It is increasingly likely that our ailing Western industrialized economy will be preceded in collapse by that of China, whose degradation of the natural web of life has been far faster and more profound than ours. Every six months or so I check on China’s disintegration, plowing through metric tons of punditry on its Miracle-Grow GDP, its rising military power, its imperial ambitions — to come upon a patient in ICU, nearly comatose. If America is Dead Man Walking with respect to food, water, air and soil quality, China is The Walking Dead. [Really? I have to explain that? One is about a man about to die, the other about a zombie, already dead.]
China’s warp-speed industrialization, which blasted off in the 1990s, has destroyed its natural infrastructure “on a scale and speed the world has never known,” says director Jennifer Turner of the China Environment Forum at the Woodrow Wilson International Center for Scholars. The intention was to follow our American model of progress to prosperity; the unintended consequence has been to become a model for us of how quickly the industrial age can crash.
Life is still tenable in China, but only if the following rules are strenuously obeyed;
1. Don’t Breathe the Air. Air pollution in China has become legendary. Half the coal burned in the world is consumed by China’s generating plants and factories, and the resulting pollution regularly brings major cities to a standstill, making it impossible to drive or go outside, thus to open schools or businesses. A recent study by its own Shanghai Academy of Social Sciences ranked Beijing’s air as the second worst among the world’s major cities and labelled the city as barely habitable. Since then the government has begun a war on coal, vowing to shutter hundreds of coal-burning power plants. Turns out, though, it’s building bigger ones to replace them, and coal burning is expected to increase for the foreseeable future.
2. Don’t Touch the Water. Over half of China’s lakes and reservoirs are too polluted for human use; over half of China’s groundwater is too polluted for human use; and over half of China’s rural residents do not have safe drinking water. According to an editor of The Economist, which did a report on China’s water, “There are large parts of the urban water supply which are not only too dangerous to drink—they are too dangerous to touch.” 400 major cities are short of water, 110 of them seriously. More than half of the 50,000 rivers that existed 20 years ago are simply gone — used up.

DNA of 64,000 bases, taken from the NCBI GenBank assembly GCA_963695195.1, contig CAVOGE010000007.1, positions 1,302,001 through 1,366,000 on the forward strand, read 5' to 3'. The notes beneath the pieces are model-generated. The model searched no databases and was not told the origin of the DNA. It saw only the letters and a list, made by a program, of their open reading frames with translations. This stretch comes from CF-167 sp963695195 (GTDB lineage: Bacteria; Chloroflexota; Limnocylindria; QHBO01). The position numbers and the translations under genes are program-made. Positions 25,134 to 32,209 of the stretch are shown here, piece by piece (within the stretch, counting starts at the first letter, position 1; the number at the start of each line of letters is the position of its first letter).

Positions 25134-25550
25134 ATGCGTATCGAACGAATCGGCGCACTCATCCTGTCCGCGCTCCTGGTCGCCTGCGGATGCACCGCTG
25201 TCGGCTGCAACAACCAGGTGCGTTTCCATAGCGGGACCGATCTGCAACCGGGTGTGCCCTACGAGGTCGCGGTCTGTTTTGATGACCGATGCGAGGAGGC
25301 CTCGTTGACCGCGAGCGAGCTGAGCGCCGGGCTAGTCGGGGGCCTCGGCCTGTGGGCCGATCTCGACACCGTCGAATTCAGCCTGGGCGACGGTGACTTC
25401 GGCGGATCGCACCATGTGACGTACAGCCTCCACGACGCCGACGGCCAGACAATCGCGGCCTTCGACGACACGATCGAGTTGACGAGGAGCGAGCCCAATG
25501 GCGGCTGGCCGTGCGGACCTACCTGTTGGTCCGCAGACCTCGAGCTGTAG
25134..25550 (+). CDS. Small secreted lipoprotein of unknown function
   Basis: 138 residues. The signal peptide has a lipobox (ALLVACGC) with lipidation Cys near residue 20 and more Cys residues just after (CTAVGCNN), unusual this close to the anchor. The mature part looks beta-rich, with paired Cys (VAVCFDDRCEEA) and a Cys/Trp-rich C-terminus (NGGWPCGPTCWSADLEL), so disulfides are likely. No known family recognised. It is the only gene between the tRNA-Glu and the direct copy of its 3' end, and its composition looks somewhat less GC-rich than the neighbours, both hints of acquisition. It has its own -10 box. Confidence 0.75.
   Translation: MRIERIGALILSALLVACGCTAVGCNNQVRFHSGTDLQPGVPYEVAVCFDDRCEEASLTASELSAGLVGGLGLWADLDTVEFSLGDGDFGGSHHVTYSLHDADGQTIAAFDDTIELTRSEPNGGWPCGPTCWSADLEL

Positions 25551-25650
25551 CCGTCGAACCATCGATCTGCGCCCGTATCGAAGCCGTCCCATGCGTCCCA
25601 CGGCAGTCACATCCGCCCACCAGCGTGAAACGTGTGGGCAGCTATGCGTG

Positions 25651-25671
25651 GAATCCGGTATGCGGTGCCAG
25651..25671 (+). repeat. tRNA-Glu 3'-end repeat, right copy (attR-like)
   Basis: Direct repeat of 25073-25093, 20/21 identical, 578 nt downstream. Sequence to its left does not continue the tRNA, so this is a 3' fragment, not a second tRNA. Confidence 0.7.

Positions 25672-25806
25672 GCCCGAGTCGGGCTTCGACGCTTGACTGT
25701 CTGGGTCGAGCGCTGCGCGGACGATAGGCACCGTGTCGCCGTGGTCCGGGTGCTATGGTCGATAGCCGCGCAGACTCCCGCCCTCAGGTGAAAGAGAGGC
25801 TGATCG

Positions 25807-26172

3. Don’t Eat the Food. What may be the worst environmental threat of all — soil contamination — has just recently emerged from the fog of official denial and secrecy (or maybe it was just the air pollution). It has only recently come to light that the toxic emissions of thousands of hastily-built, unregulated chemical, ceramic and similar factories have so saturated their surrounding soils with carcinogens that China has an estimated 450 “cancer villages,” whose entire populations have been sickened by food grown in the toxic soil and laced with heavy metals such as mercury and cadmium.
But the problem of soil contamination is hardly limited to nearby villages. A recent government survey, dribbled into public view by a frightened and reticent government, indicates that nearly 20 per cent of China’s farmland is contaminated with heavy metals. As a result, the food supply is riddled with contaminated rice and other grains. According to one Greenpeace researcher in-country,”Every consumer in China is exposed to this kind of pollution.”
To review, then: a country whose capital city is barely habitable, half of whose water is unusable, 20 per cent of whose farmland is unusable, whose demand for ever more coal and oil to burn is insatiable, is being discussed as a rising global power and a threat to the American Empire.
Right up there with Bangladesh.